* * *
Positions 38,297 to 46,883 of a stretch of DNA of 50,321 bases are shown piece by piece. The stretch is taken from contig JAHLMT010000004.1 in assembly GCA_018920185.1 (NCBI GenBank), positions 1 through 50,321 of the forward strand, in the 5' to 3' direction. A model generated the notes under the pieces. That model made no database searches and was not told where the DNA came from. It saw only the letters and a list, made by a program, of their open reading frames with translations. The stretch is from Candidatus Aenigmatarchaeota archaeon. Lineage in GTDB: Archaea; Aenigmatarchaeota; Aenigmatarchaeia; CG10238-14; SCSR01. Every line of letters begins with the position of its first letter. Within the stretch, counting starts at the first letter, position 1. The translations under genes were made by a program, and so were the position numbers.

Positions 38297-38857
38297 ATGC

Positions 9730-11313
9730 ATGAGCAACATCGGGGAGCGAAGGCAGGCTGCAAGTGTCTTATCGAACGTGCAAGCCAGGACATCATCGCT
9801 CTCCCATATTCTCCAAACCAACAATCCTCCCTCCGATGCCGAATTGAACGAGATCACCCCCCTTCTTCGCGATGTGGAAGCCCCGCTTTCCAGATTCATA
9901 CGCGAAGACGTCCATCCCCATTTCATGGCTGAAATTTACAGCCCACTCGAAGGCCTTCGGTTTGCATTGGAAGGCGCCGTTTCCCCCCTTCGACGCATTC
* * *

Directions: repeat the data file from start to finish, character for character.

Positions 38,297 to 46,883 of a stretch of DNA of 50,321 bases are shown piece by piece. The stretch is taken from contig JAHLMT010000004.1 in assembly GCA_018920185.1 (NCBI GenBank), positions 1 through 50,321 of the forward strand, in the 5' to 3' direction. A model generated the notes under the pieces. That model made no database searches and was not told where the DNA came from. It saw only the letters and a list, made by a program, of their open reading frames with translations. The stretch is from Candidatus Aenigmatarchaeota archaeon. Lineage in GTDB: Archaea; Aenigmatarchaeota; Aenigmatarchaeia; CG10238-14; SCSR01. Every line of letters begins with the position of its first letter. Within the stretch, counting starts at the first letter, position 1. The translations under genes were made by a program, and so were the position numbers.

Positions 38297-38857
38297 ATGC

Positions 9730-11313
9730 ATGAGCAACATCGGGGAGCGAAGGCAGGCTGCAAGTGTCTTATCGAACGTGCAAGCCAGGACATCATCGCT
9801 CTCCCATATTCTCCAAACCAACAATCCTCCCTCCGATGCCGAATTGAACGAGATCACCCCCCTTCTTCGCGATGTGGAAGCCCCGCTTTCCAGATTCATA
9901 CGCGAAGACGTCCATCCCCATTTCATGGCTGAAATTTACAGCCCACTCGAAGGCCTTCGGTTTGCATTGGAAGGCGCCGTTTCCCCCCTTCGACGCATTC